The traumatic effects of the death of a parent are more than any child should bear alone. Imagine for a moment what it must have felt like to have your world shatter. Responsibility that was unasked for. Rage, anger at the world for its injustice and depression are but a few emotions Maria experienced.

With constant break-ins and vandalism, Maria feared for her sisters and herself. Homes without burglar proofing can prove an easy target. Criminals prowl the streets and feed off the innocent, eager to delight themselves in the defacement of the young. Unable to sleep at night due to unimaginable fears, her schoolwork deteriorated under pressure. In spite of it all Maria still passed year after year. Without a proper education Maria will never be able to find a suitable job to give her the security and freedom a young woman desires.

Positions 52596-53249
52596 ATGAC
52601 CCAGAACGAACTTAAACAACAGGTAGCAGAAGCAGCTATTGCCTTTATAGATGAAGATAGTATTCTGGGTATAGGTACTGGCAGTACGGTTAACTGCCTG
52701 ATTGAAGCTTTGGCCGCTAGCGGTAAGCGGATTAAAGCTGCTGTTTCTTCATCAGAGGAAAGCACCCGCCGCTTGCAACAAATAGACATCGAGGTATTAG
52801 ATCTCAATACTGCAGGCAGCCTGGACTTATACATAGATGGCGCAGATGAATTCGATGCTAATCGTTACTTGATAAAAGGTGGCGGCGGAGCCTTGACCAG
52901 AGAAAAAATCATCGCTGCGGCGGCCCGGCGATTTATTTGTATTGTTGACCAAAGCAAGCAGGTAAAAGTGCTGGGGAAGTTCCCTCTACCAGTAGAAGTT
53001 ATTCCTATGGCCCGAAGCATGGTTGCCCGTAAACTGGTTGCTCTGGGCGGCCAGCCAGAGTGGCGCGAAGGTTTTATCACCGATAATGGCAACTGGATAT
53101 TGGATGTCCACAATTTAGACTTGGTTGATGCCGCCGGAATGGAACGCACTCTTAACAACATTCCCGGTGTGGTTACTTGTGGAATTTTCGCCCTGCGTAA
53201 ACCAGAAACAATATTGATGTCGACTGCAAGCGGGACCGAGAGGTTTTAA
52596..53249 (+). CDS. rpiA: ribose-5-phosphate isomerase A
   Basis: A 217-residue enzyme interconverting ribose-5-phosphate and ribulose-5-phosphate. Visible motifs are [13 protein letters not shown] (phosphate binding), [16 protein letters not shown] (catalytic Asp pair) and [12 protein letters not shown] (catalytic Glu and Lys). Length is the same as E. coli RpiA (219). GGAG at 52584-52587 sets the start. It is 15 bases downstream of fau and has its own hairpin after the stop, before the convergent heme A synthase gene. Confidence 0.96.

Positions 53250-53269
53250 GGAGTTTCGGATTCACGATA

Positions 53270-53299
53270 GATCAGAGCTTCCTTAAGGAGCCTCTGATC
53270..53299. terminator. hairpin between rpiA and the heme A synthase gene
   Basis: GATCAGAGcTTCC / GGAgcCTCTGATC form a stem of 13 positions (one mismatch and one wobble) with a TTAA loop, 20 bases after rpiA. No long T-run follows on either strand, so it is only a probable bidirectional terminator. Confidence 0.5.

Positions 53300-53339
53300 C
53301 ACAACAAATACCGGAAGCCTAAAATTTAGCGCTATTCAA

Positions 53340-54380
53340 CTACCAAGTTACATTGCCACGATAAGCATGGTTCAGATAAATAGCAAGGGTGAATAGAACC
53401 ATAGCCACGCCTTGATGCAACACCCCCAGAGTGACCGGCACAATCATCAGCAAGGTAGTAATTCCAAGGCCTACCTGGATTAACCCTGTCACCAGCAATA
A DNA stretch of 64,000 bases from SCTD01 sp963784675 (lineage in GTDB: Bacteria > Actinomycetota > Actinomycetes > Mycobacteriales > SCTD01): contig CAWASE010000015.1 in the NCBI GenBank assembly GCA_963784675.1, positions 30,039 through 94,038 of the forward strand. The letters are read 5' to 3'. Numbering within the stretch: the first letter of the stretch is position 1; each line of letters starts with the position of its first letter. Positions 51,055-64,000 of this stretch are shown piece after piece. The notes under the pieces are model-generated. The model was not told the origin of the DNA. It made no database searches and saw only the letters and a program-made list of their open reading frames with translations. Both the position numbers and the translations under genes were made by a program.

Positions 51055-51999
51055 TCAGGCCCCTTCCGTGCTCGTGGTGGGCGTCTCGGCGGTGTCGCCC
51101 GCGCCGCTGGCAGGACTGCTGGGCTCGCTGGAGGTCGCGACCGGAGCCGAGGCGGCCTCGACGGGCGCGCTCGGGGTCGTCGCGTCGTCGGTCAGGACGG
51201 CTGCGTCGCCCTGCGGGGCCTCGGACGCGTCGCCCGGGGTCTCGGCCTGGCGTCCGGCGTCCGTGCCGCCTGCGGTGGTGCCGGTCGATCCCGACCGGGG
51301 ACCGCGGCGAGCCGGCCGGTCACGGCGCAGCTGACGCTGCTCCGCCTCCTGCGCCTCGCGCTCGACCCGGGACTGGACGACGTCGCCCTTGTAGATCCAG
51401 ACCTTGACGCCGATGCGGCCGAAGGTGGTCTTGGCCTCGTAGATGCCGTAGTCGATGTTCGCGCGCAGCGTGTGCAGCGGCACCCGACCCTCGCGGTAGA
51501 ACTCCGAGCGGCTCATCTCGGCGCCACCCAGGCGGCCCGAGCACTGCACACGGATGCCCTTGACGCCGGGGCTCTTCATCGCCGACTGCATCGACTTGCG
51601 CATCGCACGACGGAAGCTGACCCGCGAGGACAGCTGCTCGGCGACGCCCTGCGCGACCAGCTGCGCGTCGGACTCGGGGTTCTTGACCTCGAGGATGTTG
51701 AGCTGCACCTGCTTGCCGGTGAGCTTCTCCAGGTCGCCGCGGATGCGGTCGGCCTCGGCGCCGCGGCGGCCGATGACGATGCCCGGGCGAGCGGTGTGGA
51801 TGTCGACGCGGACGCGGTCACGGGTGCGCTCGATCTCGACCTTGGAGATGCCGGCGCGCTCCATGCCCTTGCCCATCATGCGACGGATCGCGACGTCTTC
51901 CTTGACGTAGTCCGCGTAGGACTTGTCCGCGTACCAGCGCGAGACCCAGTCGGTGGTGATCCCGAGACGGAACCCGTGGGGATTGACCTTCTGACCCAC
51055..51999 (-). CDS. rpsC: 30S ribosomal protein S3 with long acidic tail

Children should be playing in the streets with their friends, coming home to a warm meal and the affection of their parents, not a desolate place without love or understanding. Apart from severe financial burdens, being abandoned causes eternal scars of worthlessness and rejection. Children like these should not be looking after their siblings and fighting for governmental support. At such a tender age no child should bear the responsibility of a parent.

Unable to get a foster grant from the government made things a little harder. Without an elder to aid in the application process, Maria was lost. Under aged Maria turned to Ndlovu for assistance. Ndlovu Care centre in the heart of the Groblersdal Township, have become a lighthouse and an incredible aid to thousands of inhabitants.

Vulnerable children have always been part of our lives. But never before has it been as profound as it is today. Due to increase in HIV Aids and diseases like TB many homes have been left broken and without an adult heading the family. Child headed homes have become a normality. Without the guidance and care of an adult these young children have been left behind having to fend for themselves.